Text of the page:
Single men have defenses planned, should their girlfriends cite actor George Clooney's engagement as a reason, they, too, should tie the knot.

Mirlind Gashi, a midtown waiter has a girlfriend who "really wants to get married" but he doesn't feel ready: "I'm not interested in getting married: No! No! No!" he exclaimed. Should his inamorata point out that since the mightiest oak in the single-man forest has fallen and he, too, may be ready for logging, he has his counter-argument honed: Clooney, he points out "is 52. I'm 32: Give me 20 years!"

Clooney -- who was married to actress Talia Balsam from 1989 to 1993 -- is ready to try again with human rights lawyer Amal Alamuddin, 36, because "he's definitely financially settled," explained Teo Johnson, a personal trainer who lives in Bergenfield, N.J. but who does not feel as financially settled. Johnson has a reason prepared to not take the plunge, based on another story in the news. "If you get married too early, you could wind up like (Clippers owner, 80-year-old Donald) Sterling: With a wife AND a girlfriend," joked Johnson, who is 46.

While some NYC women may be spurred to get a ring on it, now that the world's most famous playboy is leaving the singles team, his upcoming nuptials are unlikely to result in the needling and nagging that followed revelations about other high profile bachelors joining the kingdom of the coupled, said experts.

"There's much less pressure to get married now," than there was in 1992, when womanizing Warren Beatty married Annette Bening or even in 1996, when John F. Kennedy Jr. (who, like Clooney, had been dubbed by People magazine as "the sexiest man alive"), married Carolyn Bessette, said Manhattan psychotherapist and relationship specialist Lisa Brateman.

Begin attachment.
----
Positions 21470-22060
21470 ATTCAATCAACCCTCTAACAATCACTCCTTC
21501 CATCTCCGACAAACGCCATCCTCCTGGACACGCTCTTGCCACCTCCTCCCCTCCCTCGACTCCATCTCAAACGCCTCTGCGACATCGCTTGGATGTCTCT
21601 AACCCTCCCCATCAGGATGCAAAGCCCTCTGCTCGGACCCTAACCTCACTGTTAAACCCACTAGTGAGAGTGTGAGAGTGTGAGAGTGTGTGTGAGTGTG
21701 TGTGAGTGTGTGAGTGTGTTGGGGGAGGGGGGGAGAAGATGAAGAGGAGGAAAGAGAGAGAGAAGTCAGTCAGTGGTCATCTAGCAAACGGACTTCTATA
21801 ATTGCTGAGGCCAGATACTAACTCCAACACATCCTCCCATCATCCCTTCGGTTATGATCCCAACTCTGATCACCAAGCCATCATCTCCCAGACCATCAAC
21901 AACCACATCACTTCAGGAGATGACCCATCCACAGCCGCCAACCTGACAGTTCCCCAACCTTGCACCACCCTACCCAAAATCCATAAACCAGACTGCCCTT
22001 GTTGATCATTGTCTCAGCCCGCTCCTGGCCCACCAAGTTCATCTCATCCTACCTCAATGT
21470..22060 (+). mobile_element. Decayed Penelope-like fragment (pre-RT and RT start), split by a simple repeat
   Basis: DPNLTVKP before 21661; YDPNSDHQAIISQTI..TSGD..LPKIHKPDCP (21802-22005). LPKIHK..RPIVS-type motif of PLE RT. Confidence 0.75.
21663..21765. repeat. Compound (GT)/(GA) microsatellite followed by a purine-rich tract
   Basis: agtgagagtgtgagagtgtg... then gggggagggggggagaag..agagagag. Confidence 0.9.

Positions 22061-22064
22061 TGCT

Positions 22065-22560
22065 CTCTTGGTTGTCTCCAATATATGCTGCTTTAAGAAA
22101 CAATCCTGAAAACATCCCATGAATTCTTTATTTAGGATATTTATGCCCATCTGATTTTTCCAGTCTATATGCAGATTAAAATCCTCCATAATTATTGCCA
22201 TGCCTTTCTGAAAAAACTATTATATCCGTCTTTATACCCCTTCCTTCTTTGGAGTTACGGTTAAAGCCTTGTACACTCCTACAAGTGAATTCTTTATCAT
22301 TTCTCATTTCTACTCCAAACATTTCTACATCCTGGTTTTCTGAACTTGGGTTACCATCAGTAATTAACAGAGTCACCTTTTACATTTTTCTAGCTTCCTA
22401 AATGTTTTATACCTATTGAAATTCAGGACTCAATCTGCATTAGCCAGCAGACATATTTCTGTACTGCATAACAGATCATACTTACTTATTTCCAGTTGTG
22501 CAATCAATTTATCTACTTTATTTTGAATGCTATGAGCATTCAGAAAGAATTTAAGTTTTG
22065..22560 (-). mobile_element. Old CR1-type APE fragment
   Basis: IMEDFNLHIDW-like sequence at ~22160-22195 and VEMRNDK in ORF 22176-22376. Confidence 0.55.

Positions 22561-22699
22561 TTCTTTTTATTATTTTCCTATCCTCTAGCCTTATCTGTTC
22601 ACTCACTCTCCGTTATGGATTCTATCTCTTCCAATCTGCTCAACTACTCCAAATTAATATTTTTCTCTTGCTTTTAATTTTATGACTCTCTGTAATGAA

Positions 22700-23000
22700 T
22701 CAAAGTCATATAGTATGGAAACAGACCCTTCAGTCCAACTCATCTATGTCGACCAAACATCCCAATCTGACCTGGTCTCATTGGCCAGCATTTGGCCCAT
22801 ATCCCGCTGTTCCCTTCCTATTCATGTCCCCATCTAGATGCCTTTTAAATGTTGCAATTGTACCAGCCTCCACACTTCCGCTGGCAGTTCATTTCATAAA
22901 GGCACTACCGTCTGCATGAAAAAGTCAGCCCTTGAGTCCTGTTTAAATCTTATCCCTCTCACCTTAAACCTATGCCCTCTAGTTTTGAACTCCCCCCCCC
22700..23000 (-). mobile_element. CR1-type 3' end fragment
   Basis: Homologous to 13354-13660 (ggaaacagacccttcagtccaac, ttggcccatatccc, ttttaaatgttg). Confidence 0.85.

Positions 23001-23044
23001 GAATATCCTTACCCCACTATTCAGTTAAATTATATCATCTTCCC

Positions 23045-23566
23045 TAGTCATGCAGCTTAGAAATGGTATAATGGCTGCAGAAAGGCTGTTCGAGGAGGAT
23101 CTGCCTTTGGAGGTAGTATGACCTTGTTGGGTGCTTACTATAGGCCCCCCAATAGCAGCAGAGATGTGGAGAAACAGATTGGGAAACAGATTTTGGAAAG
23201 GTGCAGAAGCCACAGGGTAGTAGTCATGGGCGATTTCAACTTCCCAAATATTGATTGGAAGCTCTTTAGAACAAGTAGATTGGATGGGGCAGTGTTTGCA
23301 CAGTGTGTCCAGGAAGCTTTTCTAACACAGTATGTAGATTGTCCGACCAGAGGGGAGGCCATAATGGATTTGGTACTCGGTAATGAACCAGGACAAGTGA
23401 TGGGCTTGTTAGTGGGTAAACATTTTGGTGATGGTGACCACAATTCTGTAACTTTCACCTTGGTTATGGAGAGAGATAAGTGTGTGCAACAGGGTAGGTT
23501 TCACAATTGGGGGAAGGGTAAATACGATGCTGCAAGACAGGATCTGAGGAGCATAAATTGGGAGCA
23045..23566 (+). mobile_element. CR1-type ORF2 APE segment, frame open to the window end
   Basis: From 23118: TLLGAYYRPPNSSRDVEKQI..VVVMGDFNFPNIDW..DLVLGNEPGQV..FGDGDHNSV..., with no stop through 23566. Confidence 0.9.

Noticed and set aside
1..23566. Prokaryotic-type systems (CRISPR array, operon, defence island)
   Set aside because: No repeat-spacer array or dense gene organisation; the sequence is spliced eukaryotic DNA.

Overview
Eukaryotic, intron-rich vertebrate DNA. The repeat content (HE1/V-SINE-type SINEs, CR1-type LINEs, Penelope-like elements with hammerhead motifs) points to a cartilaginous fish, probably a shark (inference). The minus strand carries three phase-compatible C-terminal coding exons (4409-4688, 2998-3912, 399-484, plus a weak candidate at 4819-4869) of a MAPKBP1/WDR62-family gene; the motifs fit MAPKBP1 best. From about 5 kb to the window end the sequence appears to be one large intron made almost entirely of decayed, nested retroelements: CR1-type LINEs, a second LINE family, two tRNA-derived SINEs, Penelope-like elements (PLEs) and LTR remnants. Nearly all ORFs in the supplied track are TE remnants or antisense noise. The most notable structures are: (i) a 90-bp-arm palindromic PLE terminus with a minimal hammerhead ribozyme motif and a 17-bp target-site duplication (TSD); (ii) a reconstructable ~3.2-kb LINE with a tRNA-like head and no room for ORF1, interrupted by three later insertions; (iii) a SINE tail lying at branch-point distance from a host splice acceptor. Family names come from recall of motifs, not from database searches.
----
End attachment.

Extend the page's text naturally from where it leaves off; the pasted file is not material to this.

With marriage rates at historic lows, there is much greater social acceptance of cohabitation and casual partnerships than there was in the 1990s, and an increasing aversion to the costs and horrors of divorce. This applies double in free-thinking NYC, where it is increasingly difficult for family-minded couples to get a purchase on the economic soil and housing hassles abound. Too, the advent and popularization of online dating (there's always somebody else!) has taken the pressure off many singles to make their current liaison permanent, said Brateman.

That's not to say that Clooney's upcoming nuptials to Alamuddin, 36, a human rights lawyer of Lebanese descent based in England, don't incite envy in many NYC women who are as career obsessed as NYC's men, and would love to ally themselves with someone of Clooney's stature and wealth, said Brateman.

But Clooney -- who has relationally grazed on enviably lush pastures around the world - signaling that he is ready to hang up his hat may influence fence sitters, said some pundits. His engagement may have "'a halo effect,' meaning that other commitment resistant men will be influenced by the power of his celebrity to commit to their partners," as NYC-based marriage therapist Paul Hokemeyer explained.

"A lot of guys need a catalyst and this is a good catalyst," to commit, said Arthur Malov, a senior dating coach for newyorkdatingcoach.com. Clooney's highly publicized engagement "is definitely going to be a huge pull lever for women who want to get a guy to commit," Malov said.

What is perhaps most shocking about the public response to Clooney's engagement, which has been hashtagged with everything from "hell freezes over" to "when pigs fly" on Twitter, is the vitriol expressed towards his bride-to-be on social media and in web commentary. Snipers have cruelly impugned Alamuddin's appearance and ethnic origins as well as sniffed that Clooney is unlikely to be faithful.

"The ... cattiness is based on comparing this person to themselves: It's neuroses times two," Brateman said of the detractors.

Clooney fans - many of them older women already resentful about the increased options men have in the dating world - are also grieving because they feel they can no longer fantasize about the star now that he is officially "taken," Brateman explained.

Men aren't as likely to slam a man about to marry an unattainable star they fantasize about because they're not fantasizing about marrying her, but having sex with her.

Women, however, "are more relationally inclined," and imagining marriage and commitment, Brateman said.